OLDPAGE Homepage with Girvan 2014


GUESTS 2014: Altan, Arthur Johnstone and The Stars Band, Robyn Stapleton Trio, Fiona Hunter Band, Ellen and Kevin Mitchell, Chris Miles, Billy Henderson, May Mayberry, Heather Heywood, Mike Hancock (children’s entertainer), Colin McAllister and Frances Logan (storytellers), Tattiehowkers Ceilidh Band

The souvenir programme for the 40th Festival is available to download as a PDF using this link.  Girvan Folk Festival, 2014 Souvenir Programme

2014 marks the 40th Anniversary of the Girvan Folk Festival. The Festival started in 1974, a time when folk music in Scotland was increasingly exploring its own roots. The music of Ireland had a big influence in the early years of the folk revival in Scotland but by the mid seventies bands like the Boys of the Lough, Ossian and Battlefield Band were ready to take Scottish folk music to an international audience. Girvan is also known as a singers’ festival.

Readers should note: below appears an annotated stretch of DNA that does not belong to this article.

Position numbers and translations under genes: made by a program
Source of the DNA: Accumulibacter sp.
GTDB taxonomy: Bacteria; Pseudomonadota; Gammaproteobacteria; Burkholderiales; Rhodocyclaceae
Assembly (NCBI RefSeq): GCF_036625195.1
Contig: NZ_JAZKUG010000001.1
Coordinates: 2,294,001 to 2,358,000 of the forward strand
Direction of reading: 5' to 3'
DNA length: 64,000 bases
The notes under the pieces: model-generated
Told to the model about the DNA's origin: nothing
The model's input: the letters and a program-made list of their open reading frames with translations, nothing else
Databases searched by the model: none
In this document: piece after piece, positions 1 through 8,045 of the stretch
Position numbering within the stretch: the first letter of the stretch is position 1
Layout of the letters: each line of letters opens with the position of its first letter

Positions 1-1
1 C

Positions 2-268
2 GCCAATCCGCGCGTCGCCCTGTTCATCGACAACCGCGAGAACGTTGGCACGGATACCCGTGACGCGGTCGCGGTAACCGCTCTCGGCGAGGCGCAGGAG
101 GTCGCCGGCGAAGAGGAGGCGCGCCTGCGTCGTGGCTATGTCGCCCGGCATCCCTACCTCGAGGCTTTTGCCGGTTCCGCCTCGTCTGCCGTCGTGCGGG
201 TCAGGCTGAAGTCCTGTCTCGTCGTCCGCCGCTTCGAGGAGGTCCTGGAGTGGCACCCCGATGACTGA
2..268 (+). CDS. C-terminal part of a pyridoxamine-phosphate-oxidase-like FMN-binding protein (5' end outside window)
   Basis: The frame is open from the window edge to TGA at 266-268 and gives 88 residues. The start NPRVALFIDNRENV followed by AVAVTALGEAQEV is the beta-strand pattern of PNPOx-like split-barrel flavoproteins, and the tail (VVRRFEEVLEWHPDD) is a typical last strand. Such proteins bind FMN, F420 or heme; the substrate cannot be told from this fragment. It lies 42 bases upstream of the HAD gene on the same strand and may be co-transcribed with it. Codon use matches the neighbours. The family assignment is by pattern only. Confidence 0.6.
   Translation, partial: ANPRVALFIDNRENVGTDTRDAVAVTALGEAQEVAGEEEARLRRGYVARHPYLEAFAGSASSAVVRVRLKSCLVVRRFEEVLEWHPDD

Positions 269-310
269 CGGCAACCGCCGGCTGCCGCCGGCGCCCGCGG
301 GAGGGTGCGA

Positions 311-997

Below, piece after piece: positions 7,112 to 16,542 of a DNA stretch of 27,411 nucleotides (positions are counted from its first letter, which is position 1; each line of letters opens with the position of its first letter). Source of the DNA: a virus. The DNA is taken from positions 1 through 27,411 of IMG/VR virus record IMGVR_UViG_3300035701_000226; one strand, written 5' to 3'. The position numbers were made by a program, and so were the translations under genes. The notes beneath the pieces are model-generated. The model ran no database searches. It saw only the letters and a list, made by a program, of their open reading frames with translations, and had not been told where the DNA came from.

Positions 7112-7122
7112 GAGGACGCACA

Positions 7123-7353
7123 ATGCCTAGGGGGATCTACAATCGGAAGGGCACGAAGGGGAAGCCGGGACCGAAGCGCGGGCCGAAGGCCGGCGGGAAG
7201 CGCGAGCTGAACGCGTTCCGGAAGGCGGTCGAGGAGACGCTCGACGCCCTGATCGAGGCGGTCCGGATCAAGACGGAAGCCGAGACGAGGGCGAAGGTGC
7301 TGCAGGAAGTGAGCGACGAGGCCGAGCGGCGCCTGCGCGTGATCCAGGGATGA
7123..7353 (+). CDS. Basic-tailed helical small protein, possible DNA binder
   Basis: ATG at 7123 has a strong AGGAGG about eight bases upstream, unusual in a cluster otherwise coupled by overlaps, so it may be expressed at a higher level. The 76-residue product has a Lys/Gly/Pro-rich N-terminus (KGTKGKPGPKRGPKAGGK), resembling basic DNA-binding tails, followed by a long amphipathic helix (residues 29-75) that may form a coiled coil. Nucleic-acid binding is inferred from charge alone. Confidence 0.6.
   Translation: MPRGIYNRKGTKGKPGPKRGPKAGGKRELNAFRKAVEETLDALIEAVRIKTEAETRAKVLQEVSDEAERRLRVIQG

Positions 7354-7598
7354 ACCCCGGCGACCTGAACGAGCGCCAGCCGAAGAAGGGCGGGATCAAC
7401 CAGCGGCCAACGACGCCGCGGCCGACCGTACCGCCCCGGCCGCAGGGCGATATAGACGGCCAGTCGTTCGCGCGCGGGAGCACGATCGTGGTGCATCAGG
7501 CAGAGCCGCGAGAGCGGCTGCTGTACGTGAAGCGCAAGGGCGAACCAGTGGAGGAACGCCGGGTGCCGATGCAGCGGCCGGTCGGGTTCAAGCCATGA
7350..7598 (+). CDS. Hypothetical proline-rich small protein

Girvan’s geographic position helped it become a meeting point for musicians. Many artists from Ireland made their debut Scottish appearance at Girvan among them Mary Black, the early incarnations of Altan, Niamh Parsons, Arcady, Deanta and Dervish. Girvan had particularly strong links with folk musicians in Glasgow and the West of Scotland through groups like Kentigern, Setanta and the early line ups of The Battlefield Band. The World Premier of The Singing Kettle as a stage show was at Girvan.

‘… It was a time of creativity in all areas of music but was a particularly key period for folk music in Scotland.’


To mark this anniversary we are presented an exhibition at The Glasgow Royal Concert Hall during the Celtic Connections festival in January 2014. The core of the photographic exhibition catches many people at an interesting stage of their musical journeys. They had been around long enough to have established their identity but with long roads ahead of them. For many people this period is seen as a golden age. It was a time of creativity in all areas of music but was a particularly key period for folk music in Scotland.